2. U.S. EPA. Air Quality Criteria for Ozone and Related Photochemical Oxidants (2006 Final). Washington, DC: U.S. Environmental Protection Agency; EPA/600/R-05/004aF-cF, 2006.Google Scholar
  3. Ainsworth EA, Yendrek CR, Sitch S, Collins WJ, Emberson LD. The effects of tropospheric ozone on net primary productivity and implications for climate change*. Annu Rev Plant Biol. 2012;63:637–61.PubMedView ArticleGoogle Scholar
  4. Mills G, Buse A, Gimeno B, Bermejo V, Holland M, Emberson L, et al. A synthesis of AOT40-based response functions and critical levels of ozone for agricultural and horticultural crops. Atmos Environ. 2007;41:2630–43.View ArticleGoogle Scholar
  5. Purcell LC, Specht JE. Physiological traits for ameliorating drought stress. In HR Boerma and JE Specht (ed). Soybean: Improvement, production, and uses. Third Edition. Agron. Monogr. 16. ASA, CSSA and SSSA Madison, WI. p. 569–620.Google Scholar
  6. Booker F, Muntifering R, McGrath M, Burkey K, Decoteau D, Fiscus E, et al. The Ozone Component of Global Change: Potential Effects on Agricultural and Horticultural Plant Yield, Product Quality and Interactions with Invasive Species. J Integr Plant Biol. 2009;51:337–51.PubMedView ArticleGoogle Scholar
  7. Burkey KO, Carter Jr TE. Foliar resistance to ozone injury in the genetic base of U.S. and Canadian soybean and prediction of resistance in descendent cultivars using coefficient of parentage. Field Crops Res. 2009;111:207–17.View ArticleGoogle Scholar
  8. Mauzerall DL, Wang X. PROTECTING AGRICULTURAL CROPS FROM THE EFFECTS OF TROPOSPHERIC OZONE EXPOSURE: Reconciling Science and Standard Setting in the United States, Europe, and Asia. Annu Rev Energy Environ. 2001;26:237–68.View ArticleGoogle Scholar
  9. Wang X, Mauzerall DL. Characterizing distributions of surface ozone and its impact on grain production in China, Japan and South Korea: 1990 and 2020. Atmos Environ. 2004;38:4383–402.View ArticleGoogle Scholar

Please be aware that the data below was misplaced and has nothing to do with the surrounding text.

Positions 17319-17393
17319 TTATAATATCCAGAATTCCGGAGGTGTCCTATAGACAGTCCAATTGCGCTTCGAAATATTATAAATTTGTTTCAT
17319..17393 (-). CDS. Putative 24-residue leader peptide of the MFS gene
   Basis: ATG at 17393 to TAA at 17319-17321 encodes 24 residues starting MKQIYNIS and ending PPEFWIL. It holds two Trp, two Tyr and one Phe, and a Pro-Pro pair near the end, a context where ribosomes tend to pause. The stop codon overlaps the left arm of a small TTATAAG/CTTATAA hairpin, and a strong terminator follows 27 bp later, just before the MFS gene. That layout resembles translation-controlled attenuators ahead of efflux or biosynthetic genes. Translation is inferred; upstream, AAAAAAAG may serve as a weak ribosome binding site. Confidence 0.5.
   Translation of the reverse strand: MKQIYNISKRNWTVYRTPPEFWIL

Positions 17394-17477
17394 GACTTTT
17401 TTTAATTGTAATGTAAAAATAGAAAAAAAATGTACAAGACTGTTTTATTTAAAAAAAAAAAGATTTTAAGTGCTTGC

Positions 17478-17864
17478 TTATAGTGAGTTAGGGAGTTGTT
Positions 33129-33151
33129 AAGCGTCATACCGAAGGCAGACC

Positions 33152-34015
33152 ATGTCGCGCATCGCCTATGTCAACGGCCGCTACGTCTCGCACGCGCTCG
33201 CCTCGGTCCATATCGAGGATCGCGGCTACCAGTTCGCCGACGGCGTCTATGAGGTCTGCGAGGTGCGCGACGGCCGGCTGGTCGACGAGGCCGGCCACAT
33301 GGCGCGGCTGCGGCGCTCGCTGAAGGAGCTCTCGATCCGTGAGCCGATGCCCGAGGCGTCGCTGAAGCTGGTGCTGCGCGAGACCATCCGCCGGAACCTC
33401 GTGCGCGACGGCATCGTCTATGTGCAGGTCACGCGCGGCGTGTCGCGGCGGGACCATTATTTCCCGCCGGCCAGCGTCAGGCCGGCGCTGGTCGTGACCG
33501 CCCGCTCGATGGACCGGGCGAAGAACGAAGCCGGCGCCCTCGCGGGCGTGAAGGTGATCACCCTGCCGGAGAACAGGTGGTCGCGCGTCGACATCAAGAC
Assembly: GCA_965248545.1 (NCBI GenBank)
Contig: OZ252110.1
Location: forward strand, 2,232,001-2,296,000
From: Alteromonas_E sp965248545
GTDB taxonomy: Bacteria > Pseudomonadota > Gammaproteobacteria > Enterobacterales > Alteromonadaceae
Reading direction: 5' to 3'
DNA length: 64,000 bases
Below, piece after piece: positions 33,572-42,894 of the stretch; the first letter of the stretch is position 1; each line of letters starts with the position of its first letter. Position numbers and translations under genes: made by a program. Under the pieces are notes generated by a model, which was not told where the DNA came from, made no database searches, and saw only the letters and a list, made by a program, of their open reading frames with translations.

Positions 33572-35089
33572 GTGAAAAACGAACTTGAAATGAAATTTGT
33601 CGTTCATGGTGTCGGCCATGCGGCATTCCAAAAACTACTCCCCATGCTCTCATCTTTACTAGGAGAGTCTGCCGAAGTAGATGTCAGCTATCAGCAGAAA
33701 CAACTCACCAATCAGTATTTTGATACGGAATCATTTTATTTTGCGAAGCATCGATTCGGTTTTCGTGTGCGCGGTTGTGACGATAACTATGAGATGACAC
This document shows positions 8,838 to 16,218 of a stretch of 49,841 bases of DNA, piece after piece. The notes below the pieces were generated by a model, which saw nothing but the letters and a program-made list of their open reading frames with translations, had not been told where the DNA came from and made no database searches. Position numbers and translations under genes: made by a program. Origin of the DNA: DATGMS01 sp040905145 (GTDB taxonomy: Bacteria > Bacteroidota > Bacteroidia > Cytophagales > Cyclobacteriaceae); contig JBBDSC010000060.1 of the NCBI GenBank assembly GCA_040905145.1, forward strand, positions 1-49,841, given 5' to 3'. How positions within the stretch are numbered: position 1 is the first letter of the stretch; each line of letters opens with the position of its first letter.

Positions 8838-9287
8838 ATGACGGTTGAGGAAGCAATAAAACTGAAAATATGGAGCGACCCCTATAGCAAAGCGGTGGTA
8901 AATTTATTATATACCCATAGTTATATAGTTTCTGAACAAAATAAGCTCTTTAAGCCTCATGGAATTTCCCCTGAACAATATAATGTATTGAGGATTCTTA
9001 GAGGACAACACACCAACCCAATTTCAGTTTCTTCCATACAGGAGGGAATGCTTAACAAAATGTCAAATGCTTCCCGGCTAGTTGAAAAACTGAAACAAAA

10. Keen NT, Taylor OC. Ozone Injury in Soybeans Isoflavonoid Accumulation Is Related to Necrosis. Plant Physiol. 1975;55:731–3.PubMed CentralPubMedView ArticleGoogle Scholar
  11. Heagle AS, Miller JE, Pursley WA. Influence of Ozone Stress on Soybean Response to Carbon Dioxide Enrichment: III. Yield and Seed Quality Crop Sci. 1998;38:128.Google Scholar
  12. Bou Jaoudé M, Katerji N, Mastrorilli M, Rana G. Analysis of the ozone effect on soybean in the Mediterranean region: II. The consequences on growth, yield and water use efficiency. Eur J Agron. 2008;28:519–25.View ArticleGoogle Scholar
  13. Kettunen R, Overmyer K, Kangasjärvi J: The role of ethylene in the formation of cell damage during ozone stress. In Biology and Biotechnology of the Plant Hormone Ethylene II. Netherlands: Springer; 1999:299–305Google Scholar
  14. Tong D, Mathur R, Schere K, Kang D, Yu S. The use of air quality forecasts to assess impacts of air pollution on crops: Methodology and case study. Atmos Environ. 2007;41:8772–84.View ArticleGoogle Scholar
  15. Fishman J, Creilson JK, Parker PA, Ainsworth EA, Vining GG, Szarka J, et al. An investigation of widespread ozone damage to the soybean crop in the upper Midwest determined from ground-based and satellite measurements. Atmos Environ. 2010;44:2248–56.View ArticleGoogle Scholar
  16. Morgan PB, Mies TA, Bollero GA, Nelson RL, Long SP. Season-long elevation of ozone concentration to projected 2050 levels under fully open-air conditions substantially decreases the growth and production of soybean. New Phytol. 2006;170:333–43.PubMedView ArticleGoogle Scholar
  17. Kanofsky JR, Sima P. Singlet oxygen production from the reactions of ozone with biological molecules. J Biol Chem. 1991;266:9039–42.PubMedGoogle Scholar
  18. Reich PB, Schoettle AW, Amundson RG. Effects of low concentrations of O3, leaf age and water stress on leaf diffusive conductance and water use efficiency in soybean. Physiol Plant. 1985;63:58–64.View ArticleGoogle Scholar
  19. Kubo A, Saji H, Tanaka K, Kondo N. Expression of Arabidopsis cytosolic ascorbate peroxidase gene in response to ozone or sulfur dioxide. Plant Mol Biol. 1995;29:479–89.PubMedView ArticleGoogle Scholar
  20. Conklin PL, Barth C. Ascorbic acid, a familiar small molecule intertwined in the response of plants to ozone, pathogens, and the onset of senescence. Plant Cell Environ. 2004;27:959–70.View ArticleGoogle Scholar
  21. Chen Z, Gallie DR. Increasing tolerance to ozone by elevating foliar ascorbic acid confers greater protection against ozone than increasing avoidance. Plant Physiol. 2005;138:1673–89.PubMed CentralPubMedView ArticleGoogle Scholar
  22. Ernst D, Schraudner M, Langebartels C, Sandermann Jr H. Ozone-induced changes of mRNA levels of β-1, 3-glucanase, chitinase and “pathogenesis-related”protein 1b in tobacco plants. Plant Mol Biol. 1992;20:673–82.PubMedView ArticleGoogle Scholar
  23. Reddy G, Arteca RN, Y-R DAI, Flores HE, Negm FB, Pell EJ. Changes in ethylene and polyamines in relation to mRNA levels of the large and small subunits of ribulose bisphosphate carboxylase/oxygenase in ozone-stressed potato foliage. Plant Cell Environ. 1993;16:819–26.View ArticleGoogle Scholar
  24. Runeckles VC, Chevone BI. Crop responses to ozone. Surf Level Ozone Expo Their Eff Veg. 1992;189–270.Google Scholar